You may have noticed that my latest blog post discussed what healthy eating is, and how we all (including the pros) take different approaches to it.
This time, I’ve decided to summarise my own key tips for eating well; things I’ve picked up over the past few years that I honestly think will stick with me for life.
My approach to healthy eating is simple; I’m considered in what I eat the majority of time, and treat myself the rest. After all, life’s for living, and it’s way too short for crappy diets that leave you feeling guilty and hungry. Another key to the balanced lifestyle is fitness – so I try to stay active as much as possible too (dancing in the kitchen most certainly counts!)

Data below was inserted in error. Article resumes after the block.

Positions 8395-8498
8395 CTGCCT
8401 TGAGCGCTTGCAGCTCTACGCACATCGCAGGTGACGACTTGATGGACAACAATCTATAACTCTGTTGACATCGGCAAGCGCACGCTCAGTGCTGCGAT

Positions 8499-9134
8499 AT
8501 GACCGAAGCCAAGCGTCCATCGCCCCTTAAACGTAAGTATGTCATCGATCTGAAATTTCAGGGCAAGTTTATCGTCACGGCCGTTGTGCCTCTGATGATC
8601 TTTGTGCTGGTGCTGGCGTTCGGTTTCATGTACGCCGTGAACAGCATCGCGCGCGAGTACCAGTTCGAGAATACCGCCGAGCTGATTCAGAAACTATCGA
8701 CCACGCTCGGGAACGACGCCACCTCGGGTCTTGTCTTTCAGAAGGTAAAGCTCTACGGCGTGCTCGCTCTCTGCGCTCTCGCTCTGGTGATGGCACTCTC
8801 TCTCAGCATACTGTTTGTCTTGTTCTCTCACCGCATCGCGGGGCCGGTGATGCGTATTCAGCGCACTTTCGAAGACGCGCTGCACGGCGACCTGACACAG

So here are my top tips for ‘eating well,’ I hope you find them useful!
Be selective with your oils
With its light and nutty flavour, Rapeseed oil can replace olive oil in pretty much every recipe. It’s especially good in curries, stews and classics like chilli con carne, or a great low-fat Bolognese ragu. It has the lowest saturated fat content of any cooking oil (half the sat-fat as olive oil), and as it’s mostly made here in the UK. So supporting local artisans like Calvia Rapeseed Oil (made in Cheshire) is also a big plus for me. Make sure you buy the high quality, cold pressed versions for the true healthier option.
Coconut oil is also a firm favourite in my kitchen. It is high in ‘good fats’ that are easily absorbed by the body, and is fantastic for frying eggs or roasting veggies, fish or sweet potato fries. I use Lucy Bee as I love her brand, recipes and the cute jars come with ‘easy-peel’ labels, so you can easily re-use them to stash tea bags, candles, dried chillies or whatever else you might have knocking around your kitchen!